The importance of health and safety in the workplace is undeniable, for reasons which go beyond just reducing the annual bill. As an employer the safety of your staff should be at the forefront of your plans. Experts in accident at work claims, True Solicitors, explore the measures a business can put in place to secure the safety of their employees and the public, and to prevent the risk of workplace fatal and non-fatal injuries that can cost your company money in the long-term.

Safety Equipment

In construction a hard helmet is a requisite on any work site for the protection your head from any falling debris and bumps, scrapes, electrical exposure, and impacts. If your staff fails to wear the required hard-hat they could suffer any one of those injuries as a direct effect of not wearing the correct safety equipment. Protective glasses also need to be worn by ground-level employees exposed to debris, bright lights and dust that could inflict damage on the employees’ sight.

Other protective clothing that may be required, within working environments like construction and manufacturing, includes steel toe cap boots, hi-visibility clothing, safety gloves as well as noise cancelling headphones. Implementing a work policy that requires your staff to wear safety clothing and equipment makes for the first step to preventing workplace injuries that could lead to fatal deaths or long-term work absences, and these can cost your company money.

Training

In some industries special training is required to ensure all employees are fully qualified for their working environment. However, it is not just fire safety procedures that the staff needs to be trained for. In the manufacturing industry, which comes in as the third most dangerous environment for fatal injuries in the workplace, certain job roles require particular training and qualifications for the operation of machinery.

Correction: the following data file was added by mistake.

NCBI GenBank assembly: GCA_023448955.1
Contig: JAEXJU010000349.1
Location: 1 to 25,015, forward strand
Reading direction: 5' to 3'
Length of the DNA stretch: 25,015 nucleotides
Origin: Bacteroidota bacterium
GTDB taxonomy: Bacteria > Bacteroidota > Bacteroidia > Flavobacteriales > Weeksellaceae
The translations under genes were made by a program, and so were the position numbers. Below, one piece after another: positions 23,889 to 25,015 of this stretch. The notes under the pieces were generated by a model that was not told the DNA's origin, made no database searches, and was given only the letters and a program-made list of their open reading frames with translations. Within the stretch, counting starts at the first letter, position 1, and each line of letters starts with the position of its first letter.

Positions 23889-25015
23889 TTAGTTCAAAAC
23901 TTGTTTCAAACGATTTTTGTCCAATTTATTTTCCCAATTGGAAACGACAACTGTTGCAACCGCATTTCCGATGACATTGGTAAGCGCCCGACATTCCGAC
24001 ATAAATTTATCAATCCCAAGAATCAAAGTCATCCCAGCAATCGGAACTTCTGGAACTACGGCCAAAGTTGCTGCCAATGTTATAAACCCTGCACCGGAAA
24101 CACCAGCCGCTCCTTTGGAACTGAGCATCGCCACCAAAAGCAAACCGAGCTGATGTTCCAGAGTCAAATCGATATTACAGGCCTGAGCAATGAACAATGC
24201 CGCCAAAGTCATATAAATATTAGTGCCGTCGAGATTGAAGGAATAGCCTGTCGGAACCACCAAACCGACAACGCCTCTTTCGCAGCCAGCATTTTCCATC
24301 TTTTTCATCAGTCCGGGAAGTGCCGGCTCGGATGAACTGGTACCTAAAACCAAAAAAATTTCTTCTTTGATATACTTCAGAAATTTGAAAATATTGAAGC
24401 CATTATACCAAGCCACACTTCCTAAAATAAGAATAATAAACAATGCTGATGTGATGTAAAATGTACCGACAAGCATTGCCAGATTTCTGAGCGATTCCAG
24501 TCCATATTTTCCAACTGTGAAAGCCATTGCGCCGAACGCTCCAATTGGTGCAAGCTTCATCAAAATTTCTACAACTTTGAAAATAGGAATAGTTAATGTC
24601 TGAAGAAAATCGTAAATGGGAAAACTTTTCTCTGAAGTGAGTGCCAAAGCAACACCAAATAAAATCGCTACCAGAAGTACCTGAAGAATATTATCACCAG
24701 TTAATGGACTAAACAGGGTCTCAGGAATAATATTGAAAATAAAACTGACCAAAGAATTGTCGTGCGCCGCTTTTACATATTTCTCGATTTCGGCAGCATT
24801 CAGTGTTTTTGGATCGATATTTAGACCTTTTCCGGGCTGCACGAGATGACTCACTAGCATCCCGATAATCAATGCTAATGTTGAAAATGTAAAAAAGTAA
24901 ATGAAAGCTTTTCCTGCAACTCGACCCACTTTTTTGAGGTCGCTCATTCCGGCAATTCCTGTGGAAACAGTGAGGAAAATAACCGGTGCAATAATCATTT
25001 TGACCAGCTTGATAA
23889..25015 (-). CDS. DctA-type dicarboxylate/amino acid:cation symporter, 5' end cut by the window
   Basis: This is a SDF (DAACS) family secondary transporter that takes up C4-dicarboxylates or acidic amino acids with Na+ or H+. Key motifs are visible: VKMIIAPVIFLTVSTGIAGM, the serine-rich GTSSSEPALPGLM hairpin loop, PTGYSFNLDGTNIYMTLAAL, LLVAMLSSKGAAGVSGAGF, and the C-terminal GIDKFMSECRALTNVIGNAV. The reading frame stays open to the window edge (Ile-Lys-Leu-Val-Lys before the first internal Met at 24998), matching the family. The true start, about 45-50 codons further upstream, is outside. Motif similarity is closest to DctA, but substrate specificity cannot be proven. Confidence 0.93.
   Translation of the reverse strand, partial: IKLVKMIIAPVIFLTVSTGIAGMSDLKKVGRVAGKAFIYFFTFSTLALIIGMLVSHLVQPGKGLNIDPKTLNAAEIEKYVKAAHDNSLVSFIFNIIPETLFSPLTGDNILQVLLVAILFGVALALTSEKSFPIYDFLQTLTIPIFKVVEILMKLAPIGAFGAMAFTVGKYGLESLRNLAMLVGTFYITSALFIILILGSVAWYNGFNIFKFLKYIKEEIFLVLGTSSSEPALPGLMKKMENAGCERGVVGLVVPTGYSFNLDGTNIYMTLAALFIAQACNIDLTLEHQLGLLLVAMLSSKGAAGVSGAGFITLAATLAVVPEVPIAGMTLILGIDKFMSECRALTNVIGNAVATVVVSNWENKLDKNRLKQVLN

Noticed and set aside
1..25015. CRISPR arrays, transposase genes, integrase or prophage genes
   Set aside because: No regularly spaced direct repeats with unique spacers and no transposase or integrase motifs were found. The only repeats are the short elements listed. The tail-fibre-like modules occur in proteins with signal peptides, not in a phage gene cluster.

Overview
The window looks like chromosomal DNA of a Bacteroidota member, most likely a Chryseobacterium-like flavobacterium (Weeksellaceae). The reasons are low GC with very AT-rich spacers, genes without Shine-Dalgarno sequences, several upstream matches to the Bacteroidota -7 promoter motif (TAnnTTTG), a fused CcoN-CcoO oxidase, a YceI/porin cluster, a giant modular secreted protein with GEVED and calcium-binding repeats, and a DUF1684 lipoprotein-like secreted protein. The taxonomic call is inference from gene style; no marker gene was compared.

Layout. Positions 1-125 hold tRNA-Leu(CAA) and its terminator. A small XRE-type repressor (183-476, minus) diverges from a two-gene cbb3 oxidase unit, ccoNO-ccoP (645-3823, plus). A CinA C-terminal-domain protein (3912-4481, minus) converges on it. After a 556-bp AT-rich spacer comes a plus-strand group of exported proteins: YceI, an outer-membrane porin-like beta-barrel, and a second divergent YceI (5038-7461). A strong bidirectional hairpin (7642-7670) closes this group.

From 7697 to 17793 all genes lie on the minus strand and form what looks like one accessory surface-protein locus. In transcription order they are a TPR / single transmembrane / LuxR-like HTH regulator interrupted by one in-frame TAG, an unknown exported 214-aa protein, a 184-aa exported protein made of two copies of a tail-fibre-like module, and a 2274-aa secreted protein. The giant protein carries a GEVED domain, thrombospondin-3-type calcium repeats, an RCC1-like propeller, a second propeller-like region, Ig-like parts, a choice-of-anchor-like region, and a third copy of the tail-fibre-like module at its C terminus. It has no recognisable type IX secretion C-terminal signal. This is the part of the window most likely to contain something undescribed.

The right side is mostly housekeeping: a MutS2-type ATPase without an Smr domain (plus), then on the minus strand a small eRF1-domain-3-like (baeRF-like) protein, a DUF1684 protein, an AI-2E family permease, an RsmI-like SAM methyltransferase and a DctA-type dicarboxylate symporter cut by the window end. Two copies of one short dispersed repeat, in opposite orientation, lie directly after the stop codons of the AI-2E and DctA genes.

In some cases, employers must make sure that their employees have the correct certification to be able to safely carry out procedures. For instance, in the construction industry, any employee who will assume the responsibility of navigating a crane will require a Construction Plant Competency Scheme (CPCS) licence.

Safety Regulations

Slipping and tripping is one of the main causes of non-fatal injuries, the main causes of these slips, trips and falls in the workplace being uneven floor surfaces, unsuitable floor coverings, wet floors, level changes, trailing cables and poor lighting. All of these can be prevented or marked out safely if regulations properly are followed.

As a legal obligation, businesses must follow The Workplace (Health, Safety and Welfare) Regulations 1992. It stipulates that employers must ensure that floor spaces are in good condition and free from obstructions.

Under the Health and Safety (Safety Signs and Signals) Regulations 1996, businesses are also legally required to provide and display the appropriate safety signs when there is a potential risk, whether that would be a wet floor sign, or signs indicating loose cables or exposed electric cables.

For the majority of companies, there are specific legal safety regulations in place to follow – it is worth looking up the regulations for your sector to maintain the safety of your staff.

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